Lab West man helped save an on­line friend’s life

‘I needed to know what ex­actly he’d taken in a case I had to tell any­one’


A man from Labrador West helped save his on­line friend’s life re­cently.

A friend liv­ing in an­other coun­try. A friend he’d never met in per­son but who he’d been play­ing on­line video games with for more than a decade.

Phil Poirier is from Labrador City. He cur­rently lives in Wabush.

Poirier re­ceived a one sen­tence pri­vate Face­book mes­sage from his friend. The five word sen­tence left him con­cerned for his friend’s men­tal well­ness.

“Don’t be mad at me,” the mes­sage read.

Poirier had just driven from his home in Labrador West to his par­ents’ home in New Brunswick to start his va­ca­tion. It was in the mid­dle of the night when the mes­sage came in.

“I just got in bed from a long day trav­el­ling... It didn’t seem like (his friend) was go­ing to do any­thing for him­self so I tried to do what I could,” Poirier said dur­ing a re­cent phone in­ter­view.

Poirier’s friend told him that he’d taken what­ever pills he could find around his apart­ment.

“He told me he’d taken about 100 pills and all of his an­tide­pres­sion med­i­ca­tion for the month. We ex­changed a few more mes­sages. He told me that he was in bed with his cat. I told him to get to the hospi­tal. He just replied with ‘ prob­a­bly.’”

Poirier sensed get­ting to the hospi­tal wasn’t a con­cern for his friend. He sus­pects the pills may have al­ready taken ef­fect and his friend may not have been to­tally aware of what was hap­pen­ing.

“I even asked him if he’d call 911 for me.”

A former ski pa­troller, with ex­pe­ri­ence in first aid, Poirier knew his friend – who lives in Vir­ginia - wasn’t in a po­si­tion to help him­self.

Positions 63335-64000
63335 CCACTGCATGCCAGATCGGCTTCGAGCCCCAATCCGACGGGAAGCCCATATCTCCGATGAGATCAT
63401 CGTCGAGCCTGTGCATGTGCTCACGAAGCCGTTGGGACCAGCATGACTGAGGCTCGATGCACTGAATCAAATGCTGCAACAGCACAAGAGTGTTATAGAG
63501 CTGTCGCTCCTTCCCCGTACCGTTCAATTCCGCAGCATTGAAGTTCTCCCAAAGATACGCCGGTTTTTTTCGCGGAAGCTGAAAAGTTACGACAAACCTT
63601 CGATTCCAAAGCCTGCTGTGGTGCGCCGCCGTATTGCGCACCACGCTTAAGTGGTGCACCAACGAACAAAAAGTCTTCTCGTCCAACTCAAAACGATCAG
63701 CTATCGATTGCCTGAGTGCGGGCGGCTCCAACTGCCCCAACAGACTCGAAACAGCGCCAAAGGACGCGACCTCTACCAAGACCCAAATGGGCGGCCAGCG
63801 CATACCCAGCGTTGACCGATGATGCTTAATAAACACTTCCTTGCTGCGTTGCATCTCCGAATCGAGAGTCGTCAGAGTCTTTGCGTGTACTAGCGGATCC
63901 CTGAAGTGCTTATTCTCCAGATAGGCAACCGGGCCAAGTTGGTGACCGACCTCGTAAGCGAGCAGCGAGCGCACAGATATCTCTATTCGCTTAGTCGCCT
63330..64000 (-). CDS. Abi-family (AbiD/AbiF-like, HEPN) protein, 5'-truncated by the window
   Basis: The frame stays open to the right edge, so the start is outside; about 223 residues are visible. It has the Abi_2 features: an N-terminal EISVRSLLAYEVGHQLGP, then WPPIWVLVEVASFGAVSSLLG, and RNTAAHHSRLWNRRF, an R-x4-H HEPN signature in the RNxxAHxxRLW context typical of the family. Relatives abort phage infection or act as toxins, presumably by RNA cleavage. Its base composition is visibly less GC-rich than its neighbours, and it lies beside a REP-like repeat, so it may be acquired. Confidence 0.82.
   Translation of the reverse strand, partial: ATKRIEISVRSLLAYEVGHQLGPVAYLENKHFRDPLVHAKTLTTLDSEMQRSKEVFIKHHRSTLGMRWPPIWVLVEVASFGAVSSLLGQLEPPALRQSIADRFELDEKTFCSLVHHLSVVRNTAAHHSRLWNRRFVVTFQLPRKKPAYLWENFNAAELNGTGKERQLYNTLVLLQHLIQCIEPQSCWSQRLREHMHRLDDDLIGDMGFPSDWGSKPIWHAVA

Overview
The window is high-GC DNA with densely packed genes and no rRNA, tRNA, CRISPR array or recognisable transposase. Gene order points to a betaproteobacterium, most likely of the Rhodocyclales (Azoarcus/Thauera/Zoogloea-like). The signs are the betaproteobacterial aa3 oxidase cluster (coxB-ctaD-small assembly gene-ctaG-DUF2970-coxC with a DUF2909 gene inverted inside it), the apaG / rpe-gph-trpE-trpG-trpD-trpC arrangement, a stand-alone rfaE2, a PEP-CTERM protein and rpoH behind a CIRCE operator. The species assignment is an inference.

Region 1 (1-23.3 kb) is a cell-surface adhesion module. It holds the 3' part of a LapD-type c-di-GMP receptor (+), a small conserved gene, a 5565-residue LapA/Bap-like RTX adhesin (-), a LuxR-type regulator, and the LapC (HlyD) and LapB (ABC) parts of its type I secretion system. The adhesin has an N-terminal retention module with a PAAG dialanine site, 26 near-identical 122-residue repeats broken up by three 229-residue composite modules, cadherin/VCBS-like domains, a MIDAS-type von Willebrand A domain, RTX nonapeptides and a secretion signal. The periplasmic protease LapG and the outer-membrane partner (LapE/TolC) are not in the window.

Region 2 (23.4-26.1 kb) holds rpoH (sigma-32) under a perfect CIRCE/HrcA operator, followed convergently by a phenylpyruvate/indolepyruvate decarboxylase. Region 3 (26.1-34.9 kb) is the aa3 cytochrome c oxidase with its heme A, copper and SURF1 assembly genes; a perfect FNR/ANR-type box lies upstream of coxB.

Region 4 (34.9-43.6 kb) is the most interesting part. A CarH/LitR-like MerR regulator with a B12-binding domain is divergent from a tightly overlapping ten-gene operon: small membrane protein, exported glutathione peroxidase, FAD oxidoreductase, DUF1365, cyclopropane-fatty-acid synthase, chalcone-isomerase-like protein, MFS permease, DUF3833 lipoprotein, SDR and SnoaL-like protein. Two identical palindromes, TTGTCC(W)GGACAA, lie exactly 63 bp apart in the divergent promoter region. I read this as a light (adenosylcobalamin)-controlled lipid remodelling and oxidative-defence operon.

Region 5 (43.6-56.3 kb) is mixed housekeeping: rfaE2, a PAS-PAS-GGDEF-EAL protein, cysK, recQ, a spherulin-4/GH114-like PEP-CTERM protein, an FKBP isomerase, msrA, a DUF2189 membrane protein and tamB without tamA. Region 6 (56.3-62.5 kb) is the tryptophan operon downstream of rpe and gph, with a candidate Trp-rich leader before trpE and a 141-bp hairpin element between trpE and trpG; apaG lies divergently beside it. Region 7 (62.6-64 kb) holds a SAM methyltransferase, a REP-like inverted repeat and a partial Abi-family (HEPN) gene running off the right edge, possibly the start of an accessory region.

There­fore, he felt he had to do what­ever he could to get him med­i­cal at­ten­tion as soon as pos­si­ble while keep­ing his friend alert as much as he could by con­tin­u­ing to mes­sage with him.

“I needed to know what ex­actly he’d taken in a case I had to tell any­one. I was just mes­sag­ing him and go­ing through his friends’ list on Face­book for any­one liv­ing in Vir­ginia. I prob­a­bly sent off six or seven mes­sages be­fore I got a re­sponse from some­one.”

Poirier even­tu­ally re­ceived a mes­sage say­ing po­lice had been called and that emer­gency re­spon­ders were on their way to get his friend.

“A lit­tle bit af­ter that I got mes­sages that he was in the hospi­tal and that they were go­ing to pump his stom­ach. That’s where I left it that night.”

Poirier had good rea­son to fall asleep, ex­hausted.

“I’d been trav­el­ling and I’d worked the day be­fore. I got off at five o’clock and pretty much didn’t sleep be­cause I was ex­cited to go on va­ca­tion. I left Lab City at three in the morn­ing and got into New Brunswick al­most 24 hours af­ter that. So, I’d been up al­most 42 hours by the time I went to sleep.”

Af­ter his friend was ad­mit­ted to hospi­tal, Poirier re­ceived mes­sages from mem­bers of his friend’s fam­ily as well as his friend’s room­mate.

“His sis­ter mes­saged me and thanked me and I heard from his mom. We (Poirier and his friend’s mother) chat­ted on Face­book for 15 min­utes or so.”

Poirier also heard from his friend who, he said, was still in hospi­tal at the time but was get­ting ready to be re­leased.

“I told him hope­fully he’d get bet­ter and get the helps he needs now. He’s a great guy. I’ve got­ten to know him pretty well over the past 12 years.”

Af­ter his friend’s sui­cide at­tempt, Poirier said, all of those who had been play­ing Xbox video games to­gether went on­line for a group chat to talk about what had hap­pened.

“A lot of them live in the U.S. so some could call him in the hospi­tal and wish him a re­cov­ery.”

Poirier’s home com­mu­nity of Labrador West has been in the news re­cently for its spike in sui­cides.

He lost a high school friend through sui­cide, he said.

And al­though Poirier’s re­cent re­lent­less ef­forts to save his Amer­i­can friend’s life likely did just that – he is hum­ble about what hap­pened.

He didn’t do any­thing spe­cial, he said. Rather did what he hopes any­one would do.

“I can un­der­stand peo­ple might be afraid that the per­son (in trou­ble) might be mad at them (for in­ter­ven­ing). But, it’s like some­one said to me the other day, it’s bet­ter to lose a friend be­cause they’re mad with you then lose a friend when you could have done some­thing about it.”


Phil Poirier of Lab West re­cently help save a friend he’s played Xbox with for years from sui­cide

Newspapers in English

Newspapers from Canada

© PressReader. All rights reserved.